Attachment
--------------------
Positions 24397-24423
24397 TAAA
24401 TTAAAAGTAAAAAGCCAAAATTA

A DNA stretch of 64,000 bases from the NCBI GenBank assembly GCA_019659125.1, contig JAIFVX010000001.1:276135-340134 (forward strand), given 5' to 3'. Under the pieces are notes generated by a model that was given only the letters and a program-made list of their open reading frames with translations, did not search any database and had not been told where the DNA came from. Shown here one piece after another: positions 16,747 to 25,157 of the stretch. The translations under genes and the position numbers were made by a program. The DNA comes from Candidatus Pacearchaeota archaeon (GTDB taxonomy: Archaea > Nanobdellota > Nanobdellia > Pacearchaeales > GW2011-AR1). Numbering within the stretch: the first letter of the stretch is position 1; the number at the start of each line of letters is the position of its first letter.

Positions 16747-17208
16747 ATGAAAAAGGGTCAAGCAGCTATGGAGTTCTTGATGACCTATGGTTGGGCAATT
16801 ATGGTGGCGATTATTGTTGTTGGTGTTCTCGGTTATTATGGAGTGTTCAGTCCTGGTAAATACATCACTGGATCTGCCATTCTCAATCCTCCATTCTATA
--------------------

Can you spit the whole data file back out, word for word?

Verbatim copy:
Positions 24397-24423
24397 TAAA
24401 TTAAAAGTAAAAAGCCAAAATTA

A DNA stretch of 64,000 bases from the NCBI GenBank assembly GCA_019659125.1, contig JAIFVX010000001.1:276135-340134 (forward strand), given 5' to 3'. Under the pieces are notes generated by a model that was given only the letters and a program-made list of their open reading frames with translations, did not search any database and had not been told where the DNA came from. Shown here one piece after another: positions 16,747 to 25,157 of the stretch. The translations under genes and the position numbers were made by a program. The DNA comes from Candidatus Pacearchaeota archaeon (GTDB taxonomy: Archaea > Nanobdellota > Nanobdellia > Pacearchaeales > GW2011-AR1). Numbering within the stretch: the first letter of the stretch is position 1; the number at the start of each line of letters is the position of its first letter.

Positions 16747-17208
16747 ATGAAAAAGGGTCAAGCAGCTATGGAGTTCTTGATGACCTATGGTTGGGCAATT
16801 ATGGTGGCGATTATTGTTGTTGGTGTTCTCGGTTATTATGGAGTGTTCAGTCCTGGTAAATACATCACTGGATCTGCCATTCTCAATCCTCCATTCTATA